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Tony Bennett

Jazz Moods: Cool

(Columbia; US: 10 May 2005; UK: 2 May 2005)

Reviewing a Tony Bennett record is, I suppose, beside the point. Mr. Anthony Benedetto of Astoria, Queens has been singing popular music at the top levels for almost a half-century. He has crooned and shouted, sung pop and interpreted highbrow jazz, entertained at casinos and swung rock venues. This is a man who has been working with the same pianist since before I was born, who hosted his own TV variety show in 1956, and whose vocal technique is so formidable that he sounds nearly as good today—at 79—as his did in his prime. This is even a man who took part in the march from Selma to Montgomery in 1965, singing for Martin Luther King, and who refused to play South Africa under apartheid long before it was cool for musicians to take political stands.


In short, Tony Bennett is a bulletproof singer and artist whose career straddles the rock era, with brilliant work on both sides. Is he as good as Frank Sinatra? In longevity, variety, and intensity, I’d argue he is better—if less well appreciated.


This entry in the Columbia Records Jazz Moods series consists of 14 tracks from Mr. Bennett’s pre-rock years, 1957-1965. They were great years for Bennett and, it turns out, for American pop music in general. It was a time when certain cultural barriers had fallen but the currency of the great Tin Pan Alley songs was still reasonably high. So on this collection you find Mr. Bennett singing with likes of Count Basie and Dave Brubeck, giving every song—nearly all classics by Gershwin, Porter, Ellington, Kern, and Arlen—a driving swing.


“Let’s Begin” is the obvious starter, a snappy 1957 chart with drum breaks setting up the vocal and the tempo shifting from medium swing into up-tempo, though Tony glides over it all with natural ease. It’s a novelty, though. Which is why it was wise to follow it with a pair of Ellington tunes. “Love Scene” is rarely heard, but this track sports a vintage Basie-style arrangement that lets Bennett build to the big finish. “Caravan” is given a drum-grounded jazz arrangement that encourages Bennett’s bel canto sound at maximum volume, which is then contrasted with a tasty guitar solo and percussion breakdown. While the larger collection these tracks were drawn from (Fifty Years: The Artistry of Tony Bennett) contains much medium-quality pop stuff, this collection is strong on jazz content.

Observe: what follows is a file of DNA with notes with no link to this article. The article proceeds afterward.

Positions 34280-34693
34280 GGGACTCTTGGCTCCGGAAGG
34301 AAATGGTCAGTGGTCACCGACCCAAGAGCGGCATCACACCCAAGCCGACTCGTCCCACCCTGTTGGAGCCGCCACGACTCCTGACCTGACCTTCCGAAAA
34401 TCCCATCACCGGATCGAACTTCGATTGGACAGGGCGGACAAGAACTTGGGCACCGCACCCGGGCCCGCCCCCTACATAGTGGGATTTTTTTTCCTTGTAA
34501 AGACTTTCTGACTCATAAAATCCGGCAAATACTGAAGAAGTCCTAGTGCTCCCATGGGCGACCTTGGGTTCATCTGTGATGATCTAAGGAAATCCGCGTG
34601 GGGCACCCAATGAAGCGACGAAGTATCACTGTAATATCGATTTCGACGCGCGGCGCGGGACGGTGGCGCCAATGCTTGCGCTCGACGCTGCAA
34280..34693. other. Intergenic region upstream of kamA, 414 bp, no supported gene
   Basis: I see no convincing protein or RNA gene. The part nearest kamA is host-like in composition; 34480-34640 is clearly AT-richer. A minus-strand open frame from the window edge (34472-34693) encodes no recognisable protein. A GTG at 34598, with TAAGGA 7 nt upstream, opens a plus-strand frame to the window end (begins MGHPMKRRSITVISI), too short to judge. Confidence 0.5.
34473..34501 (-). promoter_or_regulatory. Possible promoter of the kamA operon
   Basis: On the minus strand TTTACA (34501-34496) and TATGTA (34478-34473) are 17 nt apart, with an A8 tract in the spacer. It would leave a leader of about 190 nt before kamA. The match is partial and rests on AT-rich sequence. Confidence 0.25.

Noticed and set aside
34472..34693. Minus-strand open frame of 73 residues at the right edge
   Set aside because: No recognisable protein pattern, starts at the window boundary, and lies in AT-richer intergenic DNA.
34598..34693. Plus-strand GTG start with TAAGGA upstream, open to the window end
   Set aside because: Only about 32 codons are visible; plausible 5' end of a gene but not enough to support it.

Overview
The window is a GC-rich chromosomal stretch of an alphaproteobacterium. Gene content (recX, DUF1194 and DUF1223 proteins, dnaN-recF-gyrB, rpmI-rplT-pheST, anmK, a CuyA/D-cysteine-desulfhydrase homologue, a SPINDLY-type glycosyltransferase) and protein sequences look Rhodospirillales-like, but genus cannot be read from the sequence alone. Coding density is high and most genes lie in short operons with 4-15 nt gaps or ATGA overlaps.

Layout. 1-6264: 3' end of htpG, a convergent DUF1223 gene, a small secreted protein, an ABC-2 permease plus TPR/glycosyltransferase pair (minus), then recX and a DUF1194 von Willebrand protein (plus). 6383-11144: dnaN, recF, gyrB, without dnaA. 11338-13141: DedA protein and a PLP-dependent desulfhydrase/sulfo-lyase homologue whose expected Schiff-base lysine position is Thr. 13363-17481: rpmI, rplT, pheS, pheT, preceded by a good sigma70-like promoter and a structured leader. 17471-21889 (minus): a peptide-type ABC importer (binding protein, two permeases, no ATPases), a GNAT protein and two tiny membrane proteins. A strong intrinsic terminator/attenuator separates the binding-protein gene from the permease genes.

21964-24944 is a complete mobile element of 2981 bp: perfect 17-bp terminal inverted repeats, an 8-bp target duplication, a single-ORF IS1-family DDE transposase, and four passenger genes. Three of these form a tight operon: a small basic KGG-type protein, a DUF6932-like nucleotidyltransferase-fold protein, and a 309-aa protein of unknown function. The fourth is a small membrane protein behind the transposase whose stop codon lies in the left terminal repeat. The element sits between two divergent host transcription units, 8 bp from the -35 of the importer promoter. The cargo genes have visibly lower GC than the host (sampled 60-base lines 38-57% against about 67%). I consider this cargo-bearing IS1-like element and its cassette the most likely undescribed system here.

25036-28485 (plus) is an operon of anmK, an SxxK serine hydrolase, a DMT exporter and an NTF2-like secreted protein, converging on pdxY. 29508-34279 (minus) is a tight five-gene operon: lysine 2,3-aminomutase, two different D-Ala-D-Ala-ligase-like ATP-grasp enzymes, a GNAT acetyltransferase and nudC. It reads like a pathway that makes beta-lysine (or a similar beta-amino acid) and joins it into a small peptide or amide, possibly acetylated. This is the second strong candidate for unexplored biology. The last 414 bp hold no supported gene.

Mr. Bennett’s “Sweet Lorraine” is unusual—accompanied only by acoustic guitar, acoustic bass and clarinet. It features one of the things Bennett does so well, which is to appear to be “tossing off” a tune as if it were nothing. “Close Your Eyes” starts on that note, then Bennett drives the band into greater intensity after the solos. “Until I Met You” is the Basie staple, played with the great man himself, Freddie Green strumming away, Bennett actually chuckling as he delivers the first part of the tune, he’s so relaxed. It’s all singer plus rhythm section throughout—perfect swing.


On “I Get a Kick Out of You” you get a sense of how careful Bennett was to avoid the Sinatra comparison. The arrangement here is small-band bop, twisting its way around the singer, reharmonizing certain parts of the song, modulating just where you expect the usual Nelson Riddle stuff in front of which Sinatra sang. On ballads like “Stella by Starlight”, this collection finds Bennett swinging easy, coming off the harder edges of his voice and floating as much as shouting.


Sony has clearly crafted this collection as a jazz package, and it is terrifically enjoyable. But it overlaps quite a bit with an earlier collection called Jazz. For serious jazz fans, the older collection is superior, containing Bennett’s collaborations with Stan Getz among others. But the new collection is also distinct from the Columbia’s All-Time Greatest Hits collection, which leans toward Bennett’s purely pop stuff (such as his “signature song”—“I Left My Heart in San Francisco”) with strings. Is it the perfect compromise or just an unnecessary addition to an already crowded discography?


The Bennett collection that doesn’t exist yet is a compilation of his superb more recent recordings. This package just repeats much of what’s good about other albums you could already get. But, if the nice price and easy availability of this one wins you over, you won’t regret owning it. There isn’t much Tony Bennett you would regret owning, though.


The man can sing.

Rating:

Will Layman is a writer, teacher and musician living in the Washington, DC area. He is a contributor to National Public Radio and frequently appears as a guest on WNYC's "Soundcheck" as a jazz critic. He plays both funk and jazz in the bars and clubs in and near the nation's capital. His fiction and humor appear in print and online.


Tagged as: tony bennett
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